“Never let somebody tell you that you can’t do something. If I had listened I would have quit a long time ago or never started to begin with. Find a niche, create a website and content that is the best resource available, helps people solve problems, and the customers will follow.”

4. Zeb Couch, owner of OffMarketFormula

“The world belongs to the meat eaters. Those who see what they want, drool at the mouth at the thought of tasting it, and aren’t afraid to get battered and beaten in order to take a bite. Behind every IPO, every company like Facebook, Twitter, Instagram and Roc-A-Fella there’s a meat eater who’s scraped and clawed to win. Guaranteed. If that sounds too painful, too unappealing, this life just isn’t for you.”

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5. Mike Townsend, the founder of HomeHero

“An important lesson to remember is to constantly grow your skills don’t be intimidated by things you don’t know. If you don’t know how to code, design, or raise venture capital, just jump in and try. Have the mentality that you will solve any problem that comes your way and you will attract talented people looking for a leader.”

Featured photo credit: Escape Media via entrepreneurshipdaily.com

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Anand Srinivasan

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Last Updated on March 30, 2020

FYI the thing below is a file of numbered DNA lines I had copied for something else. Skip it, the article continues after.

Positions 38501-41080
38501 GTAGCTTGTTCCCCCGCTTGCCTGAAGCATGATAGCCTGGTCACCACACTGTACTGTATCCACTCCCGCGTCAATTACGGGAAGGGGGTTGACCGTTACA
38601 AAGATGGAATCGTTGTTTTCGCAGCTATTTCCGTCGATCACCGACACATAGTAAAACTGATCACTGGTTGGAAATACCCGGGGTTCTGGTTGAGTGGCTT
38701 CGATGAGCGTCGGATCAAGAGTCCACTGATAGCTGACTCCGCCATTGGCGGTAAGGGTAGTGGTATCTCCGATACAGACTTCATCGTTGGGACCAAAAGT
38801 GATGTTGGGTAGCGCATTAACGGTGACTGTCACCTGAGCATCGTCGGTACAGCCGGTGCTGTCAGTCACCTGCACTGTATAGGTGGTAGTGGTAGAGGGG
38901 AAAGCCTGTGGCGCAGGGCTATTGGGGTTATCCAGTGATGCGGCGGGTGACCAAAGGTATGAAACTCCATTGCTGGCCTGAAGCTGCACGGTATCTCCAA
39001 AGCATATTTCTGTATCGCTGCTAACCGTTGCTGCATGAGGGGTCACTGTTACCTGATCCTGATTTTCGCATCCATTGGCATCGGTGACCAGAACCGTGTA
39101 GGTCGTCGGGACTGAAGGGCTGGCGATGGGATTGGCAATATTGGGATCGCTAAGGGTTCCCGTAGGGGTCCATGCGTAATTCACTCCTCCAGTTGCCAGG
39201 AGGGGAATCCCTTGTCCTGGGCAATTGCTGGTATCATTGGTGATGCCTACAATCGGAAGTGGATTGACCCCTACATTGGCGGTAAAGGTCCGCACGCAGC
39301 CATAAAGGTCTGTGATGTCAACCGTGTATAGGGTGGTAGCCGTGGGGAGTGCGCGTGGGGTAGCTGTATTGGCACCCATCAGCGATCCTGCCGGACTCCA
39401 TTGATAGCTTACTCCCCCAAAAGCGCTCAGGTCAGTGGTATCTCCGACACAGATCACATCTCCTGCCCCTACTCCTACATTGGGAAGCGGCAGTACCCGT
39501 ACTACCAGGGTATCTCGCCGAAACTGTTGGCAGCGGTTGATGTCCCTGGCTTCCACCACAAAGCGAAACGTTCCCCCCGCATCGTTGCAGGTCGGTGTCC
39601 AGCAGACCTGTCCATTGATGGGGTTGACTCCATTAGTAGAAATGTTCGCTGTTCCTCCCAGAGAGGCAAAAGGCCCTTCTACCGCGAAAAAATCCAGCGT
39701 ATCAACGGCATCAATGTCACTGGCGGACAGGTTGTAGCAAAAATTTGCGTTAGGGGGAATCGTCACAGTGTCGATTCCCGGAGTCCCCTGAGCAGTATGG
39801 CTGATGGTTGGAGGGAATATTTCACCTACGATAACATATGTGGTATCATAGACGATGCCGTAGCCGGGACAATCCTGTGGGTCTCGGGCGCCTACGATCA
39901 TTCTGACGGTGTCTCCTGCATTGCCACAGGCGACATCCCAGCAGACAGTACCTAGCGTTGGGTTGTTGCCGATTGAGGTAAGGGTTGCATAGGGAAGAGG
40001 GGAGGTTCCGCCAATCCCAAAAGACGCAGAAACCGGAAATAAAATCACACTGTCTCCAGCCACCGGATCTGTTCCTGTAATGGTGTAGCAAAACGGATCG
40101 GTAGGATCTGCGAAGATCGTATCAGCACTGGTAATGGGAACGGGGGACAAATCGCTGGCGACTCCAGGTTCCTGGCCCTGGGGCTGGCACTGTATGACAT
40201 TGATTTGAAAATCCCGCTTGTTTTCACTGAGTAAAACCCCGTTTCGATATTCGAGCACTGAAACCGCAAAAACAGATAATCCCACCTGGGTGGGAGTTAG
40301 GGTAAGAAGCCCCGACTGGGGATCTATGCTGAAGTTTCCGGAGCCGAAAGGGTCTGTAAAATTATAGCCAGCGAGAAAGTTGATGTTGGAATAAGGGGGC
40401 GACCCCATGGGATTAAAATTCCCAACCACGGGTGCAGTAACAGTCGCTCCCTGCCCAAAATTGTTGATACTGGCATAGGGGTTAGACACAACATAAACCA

How to Mind Map to Visualize Your Thoughts (With Mind Map Examples)

How to Mind Map to Visualize Your Thoughts (With Mind Map Examples)

Traditionally, when you have a lot of ideas in your mind, you would create a text document, or take a sheet of paper and start writing in a linear fashion like this:

  • Intro to Visual Facilitation
    • Problem, Consequences, Solution, Benefits, Examples, Call to action
  • Structure
    • Why, What, How to, What If
  • Do It Myself?
    • Audio, Images, time-consuming, less expensive
  • Specialize Offering?
    • Built to Sell (Standard Product Offering), Options (Solving problems, Online calls, Dev projects)

This type of document quickly becomes overwhelming. It obviously lacks in clarity. It also makes it hard for you to get a full picture at a glance and see what is missing.